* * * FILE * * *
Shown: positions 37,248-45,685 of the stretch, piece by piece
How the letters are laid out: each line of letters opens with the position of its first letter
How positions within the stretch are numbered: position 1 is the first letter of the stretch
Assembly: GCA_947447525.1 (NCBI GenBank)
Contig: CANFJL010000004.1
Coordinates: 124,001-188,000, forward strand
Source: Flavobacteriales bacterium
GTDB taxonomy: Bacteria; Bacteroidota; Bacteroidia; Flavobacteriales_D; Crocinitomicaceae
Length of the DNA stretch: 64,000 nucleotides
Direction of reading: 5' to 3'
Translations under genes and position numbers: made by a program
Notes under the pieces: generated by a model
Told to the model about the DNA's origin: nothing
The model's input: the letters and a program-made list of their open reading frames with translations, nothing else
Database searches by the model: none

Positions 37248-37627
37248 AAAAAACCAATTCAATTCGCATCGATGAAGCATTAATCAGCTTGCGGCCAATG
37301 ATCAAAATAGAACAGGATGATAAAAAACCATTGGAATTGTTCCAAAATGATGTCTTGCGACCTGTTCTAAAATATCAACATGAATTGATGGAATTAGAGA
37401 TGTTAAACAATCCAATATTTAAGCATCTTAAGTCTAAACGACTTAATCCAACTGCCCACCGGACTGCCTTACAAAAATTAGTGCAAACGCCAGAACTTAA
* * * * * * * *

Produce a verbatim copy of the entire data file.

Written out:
Shown: positions 37,248-45,685 of the stretch, piece by piece
How the letters are laid out: each line of letters opens with the position of its first letter
How positions within the stretch are numbered: position 1 is the first letter of the stretch
Assembly: GCA_947447525.1 (NCBI GenBank)
Contig: CANFJL010000004.1
Coordinates: 124,001-188,000, forward strand
Source: Flavobacteriales bacterium
GTDB taxonomy: Bacteria; Bacteroidota; Bacteroidia; Flavobacteriales_D; Crocinitomicaceae
Length of the DNA stretch: 64,000 nucleotides
Direction of reading: 5' to 3'
Translations under genes and position numbers: made by a program
Notes under the pieces: generated by a model
Told to the model about the DNA's origin: nothing
The model's input: the letters and a program-made list of their open reading frames with translations, nothing else
Database searches by the model: none

Positions 37248-37627
37248 AAAAAACCAATTCAATTCGCATCGATGAAGCATTAATCAGCTTGCGGCCAATG
37301 ATCAAAATAGAACAGGATGATAAAAAACCATTGGAATTGTTCCAAAATGATGTCTTGCGACCTGTTCTAAAATATCAACATGAATTGATGGAATTAGAGA
37401 TGTTAAACAATCCAATATTTAAGCATCTTAAGTCTAAACGACTTAATCCAACTGCCCACCGGACTGCCTTACAAAAATTAGTGCAAACGCCAGAACTTAA